Only in Hollywood can a yard sale for a minor celebrity escalate into a hyperventilated national entertainment event.
That's what happened this weekend at the rented home of actors Tori Spelling and Dean McDermott off Mulholland Drive in Studio City. Blowing out the past to make a fresh start, the newlyweds opened their house to all comers and offered their possessions for sale Friday and Saturday.
For The Record
Los Angeles Times Thursday December 14, 2006 Home Edition Main News Part A Page 2 National Desk 1 inches; 49 words Type of Material: Correction
Tori Spelling sale: An article in Sunday's California section about a yard sale at actress Tori Spelling's Studio City house said the sale was videotaped for her reality show, "So NoTORIous," on VH1. The videotape will air on another show, as yet unscheduled, on the Oxygen cable TV network.
The everything-must-go "Tori Spelling Dazzling Studio City Estate Sale" quickly reached feverish proportions that, even by Hollywood standards, teetered on the surreal. Ten TV news helicopters hovered overhead and camera crew trucks blocked the road, resulting in traffic jams, resulting in angry neighbors, resulting in a police response. The paparazzi prowled Dona Lisa Drive angling for a glimpse of the couple inside their home.
Outside, legions of die-hard fans and publicity seekers converged, as well as ordinary people eager to possess a sliver of fame. Three fans of the 1990s television show "Beverly Hills, 90210" -- which featured Spelling -- caught a flight from Boston to shop at the sale. Perez Hilton, the gay activist blogger and celebrity lampooner, and his entourage came for a piece of the action.
"We were the top news story all day in the entertainment capital of the world," McDermott said Saturday.
Not that the couple object to publicity. The entire event was videotaped for Spelling's VH1 reality show, "So NoTORIous," which is loosely based on Spelling's life, except the program is scripted, in which the main character's mom is portrayed as having an out-of-control shopping addiction.
She is the daughter of the late Aaron Spelling, producer of such hits as "90210," "Dynasty," "Melrose Place" and "Charlie's Angels." He left his wife, Candy, about $300 million, while Tori reportedly received less than $1 million.
The official reason given for the sale was that McDermott and the pregnant Spelling plan to open a bed-and-breakfast inn and raise their child outside Los Angeles. They have been looking at sites in Ojai, Temecula and Idyllwild.
Inside the house, everything was for sale: wine glasses, jewelry, dresses, cabinets, lingerie, china, a dominatrix whip, paintings, plush toys, vases, sofas, wine bottles, roller skates and a rubber duck. However, Mimi LaRue, Spelling's 13-pound pug, which she sometimes dresses in chiffon and pearls, was not for sale.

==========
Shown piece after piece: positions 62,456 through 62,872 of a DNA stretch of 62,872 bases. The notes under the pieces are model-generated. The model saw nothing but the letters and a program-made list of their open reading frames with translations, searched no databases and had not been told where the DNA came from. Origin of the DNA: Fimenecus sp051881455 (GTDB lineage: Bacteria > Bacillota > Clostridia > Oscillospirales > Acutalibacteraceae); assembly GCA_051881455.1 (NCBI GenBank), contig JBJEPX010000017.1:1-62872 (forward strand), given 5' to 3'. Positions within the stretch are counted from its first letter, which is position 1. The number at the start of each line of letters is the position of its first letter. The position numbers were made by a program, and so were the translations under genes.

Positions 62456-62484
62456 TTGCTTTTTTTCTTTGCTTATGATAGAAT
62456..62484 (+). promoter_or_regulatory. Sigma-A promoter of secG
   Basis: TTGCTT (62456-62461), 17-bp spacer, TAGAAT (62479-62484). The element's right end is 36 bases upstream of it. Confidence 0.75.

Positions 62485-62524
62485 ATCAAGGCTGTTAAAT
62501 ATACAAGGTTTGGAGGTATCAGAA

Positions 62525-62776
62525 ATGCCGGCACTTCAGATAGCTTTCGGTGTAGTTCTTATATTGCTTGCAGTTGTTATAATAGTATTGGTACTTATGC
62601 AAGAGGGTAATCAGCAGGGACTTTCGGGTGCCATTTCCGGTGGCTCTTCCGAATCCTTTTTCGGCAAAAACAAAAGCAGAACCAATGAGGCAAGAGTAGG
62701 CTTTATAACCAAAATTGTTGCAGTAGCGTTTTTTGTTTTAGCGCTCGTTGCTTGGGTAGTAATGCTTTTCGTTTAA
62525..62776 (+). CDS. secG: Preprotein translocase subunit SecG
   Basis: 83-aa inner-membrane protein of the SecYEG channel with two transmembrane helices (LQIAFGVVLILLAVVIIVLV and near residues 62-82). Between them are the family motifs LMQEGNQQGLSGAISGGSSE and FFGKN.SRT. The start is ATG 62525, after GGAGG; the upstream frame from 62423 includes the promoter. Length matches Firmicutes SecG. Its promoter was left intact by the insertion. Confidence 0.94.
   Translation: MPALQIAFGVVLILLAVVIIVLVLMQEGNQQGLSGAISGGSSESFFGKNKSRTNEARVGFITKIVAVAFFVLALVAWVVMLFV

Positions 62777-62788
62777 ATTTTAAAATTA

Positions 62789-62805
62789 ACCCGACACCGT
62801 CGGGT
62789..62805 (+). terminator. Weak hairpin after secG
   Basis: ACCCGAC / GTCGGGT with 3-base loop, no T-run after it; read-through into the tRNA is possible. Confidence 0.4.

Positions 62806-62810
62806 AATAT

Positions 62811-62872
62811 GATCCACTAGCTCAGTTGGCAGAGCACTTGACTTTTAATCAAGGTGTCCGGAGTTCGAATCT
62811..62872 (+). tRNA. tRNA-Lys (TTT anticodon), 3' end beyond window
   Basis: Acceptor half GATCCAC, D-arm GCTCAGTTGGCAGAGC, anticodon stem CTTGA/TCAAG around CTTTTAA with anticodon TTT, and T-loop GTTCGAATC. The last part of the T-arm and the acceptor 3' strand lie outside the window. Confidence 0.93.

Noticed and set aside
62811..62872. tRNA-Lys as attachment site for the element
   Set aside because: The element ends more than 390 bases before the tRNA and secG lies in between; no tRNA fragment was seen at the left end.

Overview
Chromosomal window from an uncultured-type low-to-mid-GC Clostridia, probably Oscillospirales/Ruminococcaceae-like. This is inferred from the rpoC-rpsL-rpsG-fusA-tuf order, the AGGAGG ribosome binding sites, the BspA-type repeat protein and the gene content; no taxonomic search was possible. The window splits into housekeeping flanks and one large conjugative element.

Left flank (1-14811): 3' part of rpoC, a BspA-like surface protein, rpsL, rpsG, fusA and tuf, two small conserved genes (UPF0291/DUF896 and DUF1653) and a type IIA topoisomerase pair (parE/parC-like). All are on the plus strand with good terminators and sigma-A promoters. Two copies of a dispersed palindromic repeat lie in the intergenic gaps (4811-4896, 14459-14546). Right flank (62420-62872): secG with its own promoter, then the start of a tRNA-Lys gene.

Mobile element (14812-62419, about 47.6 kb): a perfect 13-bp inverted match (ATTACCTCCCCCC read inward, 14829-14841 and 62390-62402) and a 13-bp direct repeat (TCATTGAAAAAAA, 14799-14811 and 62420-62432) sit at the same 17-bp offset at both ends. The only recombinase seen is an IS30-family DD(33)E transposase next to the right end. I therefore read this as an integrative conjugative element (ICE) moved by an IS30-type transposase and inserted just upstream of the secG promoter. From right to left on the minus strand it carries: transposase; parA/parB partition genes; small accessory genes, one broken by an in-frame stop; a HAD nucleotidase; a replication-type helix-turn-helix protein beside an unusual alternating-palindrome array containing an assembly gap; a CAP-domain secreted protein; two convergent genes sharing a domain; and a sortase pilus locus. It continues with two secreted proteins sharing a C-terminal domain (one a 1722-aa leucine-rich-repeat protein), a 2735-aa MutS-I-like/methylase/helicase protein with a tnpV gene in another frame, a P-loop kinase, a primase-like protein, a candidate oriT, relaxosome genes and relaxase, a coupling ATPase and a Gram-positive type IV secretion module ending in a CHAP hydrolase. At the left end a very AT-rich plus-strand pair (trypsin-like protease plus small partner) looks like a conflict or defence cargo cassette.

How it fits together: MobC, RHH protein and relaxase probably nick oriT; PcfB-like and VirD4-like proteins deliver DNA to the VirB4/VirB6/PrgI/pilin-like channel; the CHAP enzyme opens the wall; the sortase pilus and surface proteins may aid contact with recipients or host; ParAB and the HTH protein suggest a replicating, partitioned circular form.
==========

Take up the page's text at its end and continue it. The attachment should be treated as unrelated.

There were memorabilia from "90210" -- they sold fast -- as well as items from "So NoTORIous" -- they barely sold at all. Also sold were memorabilia of Spelling's wedding to actor-writer Charlie Shanian, whom she divorced after two years when she fell in love with Canadian actor McDermott, who divorced his wife and married Spelling in Fiji in May.
One person paid $25 for Spelling's plastic Starbucks mug -- evidently a fair exchange considering the cup retained a smear of Spelling's lipstick and came with her autograph. An antiques dealer paid $1,600 for a set of vintage Louis Vuitton luggage, figuring he could resell it for more.
By garage-sale standards, prices were largely haggle-proof, though people could pay with a credit card and leave with their loot packed in Tori Spelling Estate Sale bags.
Grace Ferrer of Long Beach and Lucy Castano of Los Feliz purchased two colorful glass bottles signed by Spelling for $10 each, as well as a tube-like dress, a Gucci shoe bag, a book with a brass dog atop it and a seashell.
"She's a celebrity, so you expect to find good brands" of merchandise, Ferrer said.
As many as 300 buyers stood in line for up to three hours as security personnel allowed only 20 shoppers in the house at a time. Film crew guy Patrick "Trainwreck" Gilman managed the queue, collected phone numbers of females and had people making coffee runs for him. Security officials had printed up 100 numbers for potential buyers but quickly ran out as the line snaked up the sidewalk and down the block.
Kim Pappas celebrated her 27th birthday waiting on the sidewalk outside the house. She said she used to watch "90210" and felt compelled to purchase something -- anything -- for herself and the people on her Christmas shopping list. "I just feel I need to buy something. It's my obligation to the '90210' era," Pappas said.
Heather Fill of Marina del Rey marveled at the spectacle as she waited in line before entering the house Saturday afternoon.
"I'm just intrigued. No one else's yard sale would get this much press," Fill said. "My yard sale never got picked up on 'Access Hollywood.' Only in L.A.!"